Atsugi, Japan We wield remote controls to turn things on and off, make them advance, make them halt. Ground-bound pilots use remotes to fly drone airplanes, soldiers to maneuver battlefield robots.
But manipulating humans?
Prepare to be remotely controlled. I was.
Just imagine being rendered the rough equivalent of a radio-controlled toy car.
Nippon Telegraph & Telephone Corp., Japans top telephone company, says it is developing the technology to perhaps make video games more realistic. But more sinister applications also come to mind.
I can envision it being added to militaries' arsenals of so-called "nonlethal" weapons.
A special headset was placed on my cranium by my hosts during a recent demonstration at an NTT research center. It sent a very low voltage electric current from the back of my ears through my head - either from left to right or right to left, depending on which way the joystick on a remote-control was moved.
I found the experience unnerving and exhausting: I sought to step straight ahead but kept careening from side to side. Those alternating currents literally threw me off.
The technology is called galvanic vestibular stimulation - essentially, electricity messes with the delicate nerves inside the ear that help maintain balance.
I felt a mysterious, irresistible urge to start walking to the right whenever the researcher turned the switch to the right. I was convinced - mistakenly - that this was the only way to maintain my balance.
The phenomenon is painless but dramatic. Your feet start to move before you know it. I could even remote-control myself by taking the switch into my own hands.
There's no proven-beyond-a-doubt explanation yet as to why people start veering when electricity hits their ear. But NTT researchers say they were able to make a person walk along a route in the shape of a giant pretzel using this technique.
It's a mesmerizing sensation similar to being drunk or melting into sleep under the influence of anesthesia. But it's more definitive, as though an invisible hand were reaching inside your brain.
NTT says the feature may be used in video games and amusement park rides, although there are no plans so far for a commercial product.
Some people really enjoy the experience, researchers said while acknowledging that others feel uncomfortable.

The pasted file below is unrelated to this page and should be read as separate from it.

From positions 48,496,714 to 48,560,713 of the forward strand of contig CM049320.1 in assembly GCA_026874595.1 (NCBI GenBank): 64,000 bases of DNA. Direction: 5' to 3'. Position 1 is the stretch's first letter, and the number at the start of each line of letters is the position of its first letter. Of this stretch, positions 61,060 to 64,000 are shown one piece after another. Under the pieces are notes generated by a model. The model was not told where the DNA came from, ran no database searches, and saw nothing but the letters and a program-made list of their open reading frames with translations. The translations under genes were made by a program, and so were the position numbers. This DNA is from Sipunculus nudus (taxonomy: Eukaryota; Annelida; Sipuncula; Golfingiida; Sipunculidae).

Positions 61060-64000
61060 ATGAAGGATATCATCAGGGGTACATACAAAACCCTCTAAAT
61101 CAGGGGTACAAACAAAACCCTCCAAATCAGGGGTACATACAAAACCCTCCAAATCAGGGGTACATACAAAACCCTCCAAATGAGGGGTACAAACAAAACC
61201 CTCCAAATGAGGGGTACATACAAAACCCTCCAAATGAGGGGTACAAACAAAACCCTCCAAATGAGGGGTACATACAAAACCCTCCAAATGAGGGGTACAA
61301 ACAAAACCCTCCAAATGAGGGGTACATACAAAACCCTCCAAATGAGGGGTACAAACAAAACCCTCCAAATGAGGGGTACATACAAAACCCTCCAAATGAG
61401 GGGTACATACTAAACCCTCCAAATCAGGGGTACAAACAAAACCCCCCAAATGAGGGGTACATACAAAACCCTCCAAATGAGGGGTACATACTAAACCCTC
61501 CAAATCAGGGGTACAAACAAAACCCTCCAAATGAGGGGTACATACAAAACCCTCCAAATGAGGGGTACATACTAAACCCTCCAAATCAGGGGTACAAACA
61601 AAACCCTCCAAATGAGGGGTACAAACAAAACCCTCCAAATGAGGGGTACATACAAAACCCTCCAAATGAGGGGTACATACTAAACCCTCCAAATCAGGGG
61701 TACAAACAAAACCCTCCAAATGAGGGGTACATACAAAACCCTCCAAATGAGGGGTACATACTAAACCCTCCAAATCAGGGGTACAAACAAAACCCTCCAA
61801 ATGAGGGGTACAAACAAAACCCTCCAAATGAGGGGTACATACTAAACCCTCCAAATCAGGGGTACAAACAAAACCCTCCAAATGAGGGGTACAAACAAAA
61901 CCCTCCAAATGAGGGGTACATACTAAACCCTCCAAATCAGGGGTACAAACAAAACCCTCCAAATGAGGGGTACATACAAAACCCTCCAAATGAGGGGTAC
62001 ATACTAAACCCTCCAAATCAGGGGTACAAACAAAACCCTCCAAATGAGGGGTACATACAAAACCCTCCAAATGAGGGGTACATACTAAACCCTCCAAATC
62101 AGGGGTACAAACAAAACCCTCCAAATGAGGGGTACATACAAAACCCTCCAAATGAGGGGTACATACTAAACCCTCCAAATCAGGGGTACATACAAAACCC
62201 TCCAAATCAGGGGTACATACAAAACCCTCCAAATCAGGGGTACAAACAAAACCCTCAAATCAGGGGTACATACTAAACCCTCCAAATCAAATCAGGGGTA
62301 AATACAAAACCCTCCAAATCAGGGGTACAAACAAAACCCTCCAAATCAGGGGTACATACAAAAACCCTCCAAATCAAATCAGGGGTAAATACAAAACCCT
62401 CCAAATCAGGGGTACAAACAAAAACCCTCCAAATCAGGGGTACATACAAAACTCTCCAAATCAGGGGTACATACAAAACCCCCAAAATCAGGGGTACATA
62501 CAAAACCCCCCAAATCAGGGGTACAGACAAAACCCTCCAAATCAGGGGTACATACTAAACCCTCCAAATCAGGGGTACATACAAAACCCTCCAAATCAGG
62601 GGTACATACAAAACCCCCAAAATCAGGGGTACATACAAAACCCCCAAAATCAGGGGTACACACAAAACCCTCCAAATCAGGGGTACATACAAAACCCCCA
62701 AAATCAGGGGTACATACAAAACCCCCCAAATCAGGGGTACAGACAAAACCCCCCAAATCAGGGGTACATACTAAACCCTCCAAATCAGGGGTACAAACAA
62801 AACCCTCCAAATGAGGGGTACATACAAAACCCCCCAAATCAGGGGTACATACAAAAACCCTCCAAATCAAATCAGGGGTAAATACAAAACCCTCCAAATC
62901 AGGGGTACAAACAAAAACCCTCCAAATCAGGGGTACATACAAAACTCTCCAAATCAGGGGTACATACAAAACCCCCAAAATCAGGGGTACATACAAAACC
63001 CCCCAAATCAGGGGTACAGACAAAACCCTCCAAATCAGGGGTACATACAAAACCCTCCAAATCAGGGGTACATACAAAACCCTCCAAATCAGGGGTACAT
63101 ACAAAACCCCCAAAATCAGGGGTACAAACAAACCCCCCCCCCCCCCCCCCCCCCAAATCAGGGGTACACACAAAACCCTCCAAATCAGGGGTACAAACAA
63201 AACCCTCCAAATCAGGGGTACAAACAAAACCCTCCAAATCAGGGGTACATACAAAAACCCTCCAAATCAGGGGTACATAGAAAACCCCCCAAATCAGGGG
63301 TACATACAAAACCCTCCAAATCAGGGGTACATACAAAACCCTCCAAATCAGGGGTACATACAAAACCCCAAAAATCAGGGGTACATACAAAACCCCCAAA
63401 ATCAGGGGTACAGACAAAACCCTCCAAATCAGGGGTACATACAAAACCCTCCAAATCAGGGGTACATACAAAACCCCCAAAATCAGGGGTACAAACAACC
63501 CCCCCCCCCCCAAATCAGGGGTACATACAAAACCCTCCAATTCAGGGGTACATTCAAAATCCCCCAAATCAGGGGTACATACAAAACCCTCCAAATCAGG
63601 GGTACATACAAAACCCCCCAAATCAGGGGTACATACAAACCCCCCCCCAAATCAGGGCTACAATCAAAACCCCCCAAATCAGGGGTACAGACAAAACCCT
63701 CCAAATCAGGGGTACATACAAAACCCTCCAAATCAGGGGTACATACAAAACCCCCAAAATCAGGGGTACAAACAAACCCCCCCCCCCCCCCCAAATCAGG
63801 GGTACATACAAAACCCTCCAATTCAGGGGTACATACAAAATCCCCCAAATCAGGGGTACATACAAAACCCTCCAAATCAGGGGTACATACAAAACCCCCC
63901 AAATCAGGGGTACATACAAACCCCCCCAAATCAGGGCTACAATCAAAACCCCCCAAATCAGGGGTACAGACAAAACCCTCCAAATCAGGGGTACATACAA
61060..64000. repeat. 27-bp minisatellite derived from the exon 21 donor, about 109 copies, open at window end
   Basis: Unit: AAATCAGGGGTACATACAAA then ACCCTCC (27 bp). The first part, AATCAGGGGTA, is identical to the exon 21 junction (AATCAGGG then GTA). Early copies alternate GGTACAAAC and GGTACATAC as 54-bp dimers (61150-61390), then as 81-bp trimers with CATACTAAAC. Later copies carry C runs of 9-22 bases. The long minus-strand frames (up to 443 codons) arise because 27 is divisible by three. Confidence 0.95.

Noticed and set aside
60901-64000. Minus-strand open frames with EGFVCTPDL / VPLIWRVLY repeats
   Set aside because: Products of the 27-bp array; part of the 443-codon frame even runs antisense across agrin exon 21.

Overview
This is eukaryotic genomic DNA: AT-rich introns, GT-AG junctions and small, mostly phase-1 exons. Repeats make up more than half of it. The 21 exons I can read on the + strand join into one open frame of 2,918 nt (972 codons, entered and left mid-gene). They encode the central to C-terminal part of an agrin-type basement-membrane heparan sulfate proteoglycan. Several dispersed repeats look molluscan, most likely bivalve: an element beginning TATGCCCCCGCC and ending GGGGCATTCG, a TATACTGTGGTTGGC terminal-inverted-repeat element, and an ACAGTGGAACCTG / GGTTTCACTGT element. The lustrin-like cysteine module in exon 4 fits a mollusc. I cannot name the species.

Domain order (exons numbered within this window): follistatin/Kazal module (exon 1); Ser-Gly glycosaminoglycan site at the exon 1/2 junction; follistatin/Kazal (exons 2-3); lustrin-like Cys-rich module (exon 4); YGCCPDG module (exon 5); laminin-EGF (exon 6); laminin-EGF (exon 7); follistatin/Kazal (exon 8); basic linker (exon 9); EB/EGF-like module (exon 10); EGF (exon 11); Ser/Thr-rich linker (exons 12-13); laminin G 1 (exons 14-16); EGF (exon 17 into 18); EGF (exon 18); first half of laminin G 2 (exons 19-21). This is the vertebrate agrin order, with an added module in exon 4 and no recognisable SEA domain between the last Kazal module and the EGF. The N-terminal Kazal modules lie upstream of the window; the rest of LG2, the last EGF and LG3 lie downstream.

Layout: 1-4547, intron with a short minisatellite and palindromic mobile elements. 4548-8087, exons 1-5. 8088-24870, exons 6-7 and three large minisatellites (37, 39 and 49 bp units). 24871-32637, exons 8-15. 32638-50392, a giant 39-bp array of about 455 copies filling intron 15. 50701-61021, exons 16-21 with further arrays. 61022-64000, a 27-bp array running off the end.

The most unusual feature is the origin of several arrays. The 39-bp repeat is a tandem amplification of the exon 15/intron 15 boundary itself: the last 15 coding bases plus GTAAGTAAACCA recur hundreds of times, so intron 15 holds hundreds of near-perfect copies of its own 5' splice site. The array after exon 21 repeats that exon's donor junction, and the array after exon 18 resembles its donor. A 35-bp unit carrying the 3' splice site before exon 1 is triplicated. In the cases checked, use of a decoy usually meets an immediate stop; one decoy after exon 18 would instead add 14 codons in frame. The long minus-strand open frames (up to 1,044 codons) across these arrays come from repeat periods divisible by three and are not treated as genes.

I watched a simple racing-car game demonstration on a large screen while wearing a device programmed to synchronize the curves with galvanic vestibular stimulation. It accentuated the swaying as an imaginary racing car zipped through a virtual course, making me wobbly.
Another program had the electric current timed to music. My head was pulsating against my will, getting jerked around on my neck. I became so dizzy I could barely stand. I had to turn it off.
NTT researchers suggested this may be a reflection of my lack of musical abilities. People in tune with freely expressing themselves love the sensation, they said.
"We call this a virtual dance experience although some people have mentioned it's more like a virtual drug experience," said Taro Maeda, senior research scientist at NTT. "I'm really hopeful Apple Computer will be interested in this technology to offer it in their iPod."
Research on using electricity to affect human balance has been going on around the world for some time.
James Collins, professor of biomedical engineering at Boston University, has studied using the technology to prevent the elderly from falling and to help people with an impaired sense of balance. But he also believes the effect is suited for games and other entertainment.
"I suspect they'll probably get a kick out of the illusions that can be created to give them a more total immersion experience as part of virtual reality," Collins said.
The very low level of electricity required for the effect is unlikely to cause any health damage, Collins said. Still, NTT required me to sign a consent form, saying I was trying the device at my own risk.
And risk definitely comes to mind when playing around with this technology.
Timothy Hullar, assistant professor at the Washington University School of Medicine in St. Louis, Mo., believes finding the right way to deliver an electromagnetic field to the ear at a distance could turn the technology into a weapon for situations where "killing isn't the best solution."
"This would be the most logical situation for a nonlethal weapon that presumably would make your opponent dizzy," he said via e-mail. "If you find just the right frequency, energy, duration of application, you would hope to find something that doesn't permanently injure someone but would allow you to make someone temporarily off-balance."
Indeed, a small defense contractor in Texas, Invocon Inc., is exploring whether precisely tuned electromagnetic pulses could be safely fired into people's ears to temporarily subdue them.
NTT has friendlier uses in mind.
If the sensation of movement can be captured for playback, then people can better understand what a ballet dancer or an Olympian gymnast is doing, and that could come handy in teaching such skills.
And it also may help people dodge oncoming cars or direct a rescue worker in a dark tunnel, NTT researchers say. They maintain that the point is not to control people against their will.
If you're determined to fight the suggestive orders from the electric currents by clinging to a fence or just lying on your back, you simply won't move.
But from my experience, if the currents persist, you'd probably be persuaded to follow their orders. And I didn't like that sensation. At all.